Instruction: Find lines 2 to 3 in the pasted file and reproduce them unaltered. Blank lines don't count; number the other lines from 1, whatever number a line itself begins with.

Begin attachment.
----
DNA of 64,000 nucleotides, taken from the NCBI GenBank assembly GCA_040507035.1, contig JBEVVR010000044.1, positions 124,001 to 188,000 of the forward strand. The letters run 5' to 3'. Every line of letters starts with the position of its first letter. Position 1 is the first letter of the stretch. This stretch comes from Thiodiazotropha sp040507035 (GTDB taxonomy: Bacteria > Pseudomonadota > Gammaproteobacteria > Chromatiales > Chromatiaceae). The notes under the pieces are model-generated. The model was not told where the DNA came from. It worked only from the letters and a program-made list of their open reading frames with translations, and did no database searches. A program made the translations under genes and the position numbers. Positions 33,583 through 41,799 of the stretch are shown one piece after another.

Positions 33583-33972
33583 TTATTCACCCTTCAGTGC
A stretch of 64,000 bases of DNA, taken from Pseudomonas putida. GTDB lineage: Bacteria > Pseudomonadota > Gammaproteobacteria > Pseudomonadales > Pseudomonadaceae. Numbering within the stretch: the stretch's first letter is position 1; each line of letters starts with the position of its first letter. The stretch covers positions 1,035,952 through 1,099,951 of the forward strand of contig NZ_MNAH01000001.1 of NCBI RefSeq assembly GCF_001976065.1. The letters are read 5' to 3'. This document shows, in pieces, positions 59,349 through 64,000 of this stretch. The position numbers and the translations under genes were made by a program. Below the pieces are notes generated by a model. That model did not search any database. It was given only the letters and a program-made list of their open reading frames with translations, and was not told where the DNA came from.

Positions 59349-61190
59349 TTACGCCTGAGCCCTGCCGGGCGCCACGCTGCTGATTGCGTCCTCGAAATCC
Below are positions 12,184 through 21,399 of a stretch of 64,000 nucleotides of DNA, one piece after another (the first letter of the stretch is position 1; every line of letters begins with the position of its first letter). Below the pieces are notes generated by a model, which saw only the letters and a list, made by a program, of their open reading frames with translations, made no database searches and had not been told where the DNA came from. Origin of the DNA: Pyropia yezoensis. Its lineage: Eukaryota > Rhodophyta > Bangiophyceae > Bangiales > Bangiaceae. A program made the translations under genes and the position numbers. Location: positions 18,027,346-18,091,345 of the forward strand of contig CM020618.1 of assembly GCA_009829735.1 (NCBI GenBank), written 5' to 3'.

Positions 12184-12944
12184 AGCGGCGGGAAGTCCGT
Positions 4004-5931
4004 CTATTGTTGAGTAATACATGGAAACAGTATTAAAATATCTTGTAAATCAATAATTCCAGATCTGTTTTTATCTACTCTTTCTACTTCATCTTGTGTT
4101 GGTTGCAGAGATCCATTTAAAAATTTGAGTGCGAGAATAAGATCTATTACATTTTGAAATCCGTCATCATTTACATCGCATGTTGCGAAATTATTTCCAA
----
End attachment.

Positions 33583-33972
33583 TTATTCACCCTTCAGTGC